## Cross Product

The cross product is a form of vector multiplication that results in a vector that is perpendicular to both of the operands. The definition is as follows:

As shown in Figure 4.1.9, the unit vector** **

is determined by the “right hand rule.” Using your right hand, curl your fingers to traverse the angle

beginning at

and ending at

, and then

** **points in the direction of your fully-extended thumb.

It should be apparent that the cross product is not commutative but rather is *anticommutative*; that is,

You can confirm this for yourself using either Equation 4.1.24 or by applying the right-hand rule.

The cross product is distributive:

There are two useful special cases of the cross product that are worth memorizing. The first is the cross product of a vector with itself, which is zero:

The second is the cross product of vectors that are perpendicular; i.e., for which

. In this case:

Using these principles, note:

whereas

A useful diagram that summarizes these relationships is shown in Figure 4.1.10.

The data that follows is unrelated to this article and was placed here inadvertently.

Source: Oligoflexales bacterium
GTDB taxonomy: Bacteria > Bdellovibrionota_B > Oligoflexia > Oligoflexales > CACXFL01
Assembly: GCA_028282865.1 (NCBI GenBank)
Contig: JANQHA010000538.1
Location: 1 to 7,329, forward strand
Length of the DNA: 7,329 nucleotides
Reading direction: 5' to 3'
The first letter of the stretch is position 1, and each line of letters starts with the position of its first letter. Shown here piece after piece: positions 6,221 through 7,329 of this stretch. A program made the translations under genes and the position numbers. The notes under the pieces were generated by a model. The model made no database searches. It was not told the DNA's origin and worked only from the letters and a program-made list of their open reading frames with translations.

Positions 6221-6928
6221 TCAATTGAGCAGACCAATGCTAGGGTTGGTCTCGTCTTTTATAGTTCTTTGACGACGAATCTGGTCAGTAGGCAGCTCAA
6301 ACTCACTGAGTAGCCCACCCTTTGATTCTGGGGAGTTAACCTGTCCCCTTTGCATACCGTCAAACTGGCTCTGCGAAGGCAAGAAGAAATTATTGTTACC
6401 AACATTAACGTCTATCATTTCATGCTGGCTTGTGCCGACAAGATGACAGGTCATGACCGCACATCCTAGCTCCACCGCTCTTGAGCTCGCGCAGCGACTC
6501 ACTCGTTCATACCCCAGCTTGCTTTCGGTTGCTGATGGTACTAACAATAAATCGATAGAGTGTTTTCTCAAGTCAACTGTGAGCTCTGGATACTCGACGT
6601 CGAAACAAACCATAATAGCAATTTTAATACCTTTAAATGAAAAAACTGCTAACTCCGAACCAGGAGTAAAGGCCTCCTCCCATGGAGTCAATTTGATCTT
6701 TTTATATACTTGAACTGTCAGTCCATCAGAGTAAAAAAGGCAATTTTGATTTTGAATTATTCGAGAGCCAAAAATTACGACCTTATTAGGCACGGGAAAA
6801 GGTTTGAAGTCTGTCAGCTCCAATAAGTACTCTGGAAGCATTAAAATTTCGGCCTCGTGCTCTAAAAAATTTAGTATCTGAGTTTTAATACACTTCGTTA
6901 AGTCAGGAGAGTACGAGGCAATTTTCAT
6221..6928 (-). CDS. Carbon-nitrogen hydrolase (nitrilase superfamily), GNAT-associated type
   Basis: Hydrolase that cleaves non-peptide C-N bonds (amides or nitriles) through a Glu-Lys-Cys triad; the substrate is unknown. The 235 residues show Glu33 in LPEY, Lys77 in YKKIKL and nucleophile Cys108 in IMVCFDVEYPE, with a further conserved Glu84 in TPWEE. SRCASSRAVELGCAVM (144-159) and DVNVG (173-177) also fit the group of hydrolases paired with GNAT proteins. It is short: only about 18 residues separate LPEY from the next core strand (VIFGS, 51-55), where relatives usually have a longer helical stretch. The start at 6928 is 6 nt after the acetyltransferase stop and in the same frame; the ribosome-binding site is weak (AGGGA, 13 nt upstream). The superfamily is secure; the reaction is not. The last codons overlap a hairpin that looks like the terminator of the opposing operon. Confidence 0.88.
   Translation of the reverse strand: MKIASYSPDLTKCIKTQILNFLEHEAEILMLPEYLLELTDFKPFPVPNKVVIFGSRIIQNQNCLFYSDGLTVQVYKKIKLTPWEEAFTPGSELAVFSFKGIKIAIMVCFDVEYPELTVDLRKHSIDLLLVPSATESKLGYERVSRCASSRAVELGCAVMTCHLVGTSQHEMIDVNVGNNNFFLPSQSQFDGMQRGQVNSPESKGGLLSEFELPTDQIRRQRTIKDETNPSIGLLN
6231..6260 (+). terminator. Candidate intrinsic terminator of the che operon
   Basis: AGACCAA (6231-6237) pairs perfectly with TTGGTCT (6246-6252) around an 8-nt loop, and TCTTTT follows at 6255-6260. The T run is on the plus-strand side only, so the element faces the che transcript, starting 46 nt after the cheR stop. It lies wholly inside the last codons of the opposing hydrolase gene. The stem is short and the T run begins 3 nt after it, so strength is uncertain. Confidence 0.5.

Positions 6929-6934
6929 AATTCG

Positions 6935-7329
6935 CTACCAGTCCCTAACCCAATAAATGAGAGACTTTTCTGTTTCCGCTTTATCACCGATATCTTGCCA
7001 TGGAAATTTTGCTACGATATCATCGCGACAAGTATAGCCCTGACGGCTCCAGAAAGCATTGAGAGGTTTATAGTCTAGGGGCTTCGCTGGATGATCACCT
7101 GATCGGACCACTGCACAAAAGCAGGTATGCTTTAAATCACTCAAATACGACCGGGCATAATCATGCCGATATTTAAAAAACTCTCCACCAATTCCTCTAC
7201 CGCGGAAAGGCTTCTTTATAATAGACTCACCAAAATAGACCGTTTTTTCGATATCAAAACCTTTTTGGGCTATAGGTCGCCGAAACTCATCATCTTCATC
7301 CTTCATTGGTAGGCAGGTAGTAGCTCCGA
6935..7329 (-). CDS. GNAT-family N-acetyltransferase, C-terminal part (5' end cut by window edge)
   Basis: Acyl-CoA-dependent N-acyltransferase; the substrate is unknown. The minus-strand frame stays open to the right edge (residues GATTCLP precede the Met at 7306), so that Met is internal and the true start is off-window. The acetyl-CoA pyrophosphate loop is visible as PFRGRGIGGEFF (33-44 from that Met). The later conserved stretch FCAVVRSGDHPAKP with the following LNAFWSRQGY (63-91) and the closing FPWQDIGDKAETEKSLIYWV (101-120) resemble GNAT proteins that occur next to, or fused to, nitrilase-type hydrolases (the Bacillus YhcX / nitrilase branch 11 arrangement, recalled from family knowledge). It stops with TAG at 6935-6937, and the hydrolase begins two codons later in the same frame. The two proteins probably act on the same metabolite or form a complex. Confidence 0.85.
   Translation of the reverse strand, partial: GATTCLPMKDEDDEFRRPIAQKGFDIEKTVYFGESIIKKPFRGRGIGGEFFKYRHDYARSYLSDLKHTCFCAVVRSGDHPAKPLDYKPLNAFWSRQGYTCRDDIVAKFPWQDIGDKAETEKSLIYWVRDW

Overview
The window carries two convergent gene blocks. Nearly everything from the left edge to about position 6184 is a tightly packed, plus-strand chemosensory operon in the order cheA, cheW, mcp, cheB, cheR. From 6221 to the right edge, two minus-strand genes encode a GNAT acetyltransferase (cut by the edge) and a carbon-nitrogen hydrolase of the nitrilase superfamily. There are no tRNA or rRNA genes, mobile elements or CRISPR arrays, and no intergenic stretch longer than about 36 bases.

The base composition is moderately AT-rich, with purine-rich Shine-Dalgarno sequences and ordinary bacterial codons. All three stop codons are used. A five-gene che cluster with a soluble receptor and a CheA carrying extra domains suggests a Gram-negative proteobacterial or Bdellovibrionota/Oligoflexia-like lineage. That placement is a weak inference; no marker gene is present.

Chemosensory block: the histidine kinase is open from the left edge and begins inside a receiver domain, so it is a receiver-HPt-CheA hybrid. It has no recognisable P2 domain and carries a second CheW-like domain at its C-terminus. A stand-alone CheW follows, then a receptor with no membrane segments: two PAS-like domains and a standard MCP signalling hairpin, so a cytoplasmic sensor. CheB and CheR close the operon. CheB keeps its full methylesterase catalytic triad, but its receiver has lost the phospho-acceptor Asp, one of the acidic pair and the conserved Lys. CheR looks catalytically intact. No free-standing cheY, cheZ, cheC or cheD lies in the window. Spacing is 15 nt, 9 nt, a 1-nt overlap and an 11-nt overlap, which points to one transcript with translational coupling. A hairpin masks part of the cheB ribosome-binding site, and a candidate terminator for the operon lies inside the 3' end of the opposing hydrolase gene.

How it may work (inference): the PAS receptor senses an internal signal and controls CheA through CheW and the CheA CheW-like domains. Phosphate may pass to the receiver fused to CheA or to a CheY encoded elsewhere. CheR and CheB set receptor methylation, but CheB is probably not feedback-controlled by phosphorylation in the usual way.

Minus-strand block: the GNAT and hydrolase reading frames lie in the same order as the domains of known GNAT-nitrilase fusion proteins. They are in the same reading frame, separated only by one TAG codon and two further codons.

It is typically awkward to “manually” determine ** **

in Equation 4.1.24. However, in Cartesian coordinates the cross product may be calculated as:

This may be easier to remember as a matrix determinant:

Similar expressions are available for other coordinate systems.

Vector analysis routinely requires expressions involving both dot products and cross products in different combinations. Often, these expressions may be simplified, or otherwise made more convenient, using the vector identities listed in Appendix B3.

## Additional Reading

- “Vector field” on Wikipedia.
- ”Vector algebra” on Wikipedia.

Ellingson, Steven W. (2018) Electromagnetics, Vol. 1. Blacksburg, VA: VT Publishing. https://doi.org/10.21061/electromagnetics-vol-1 CC BY-SA 4.0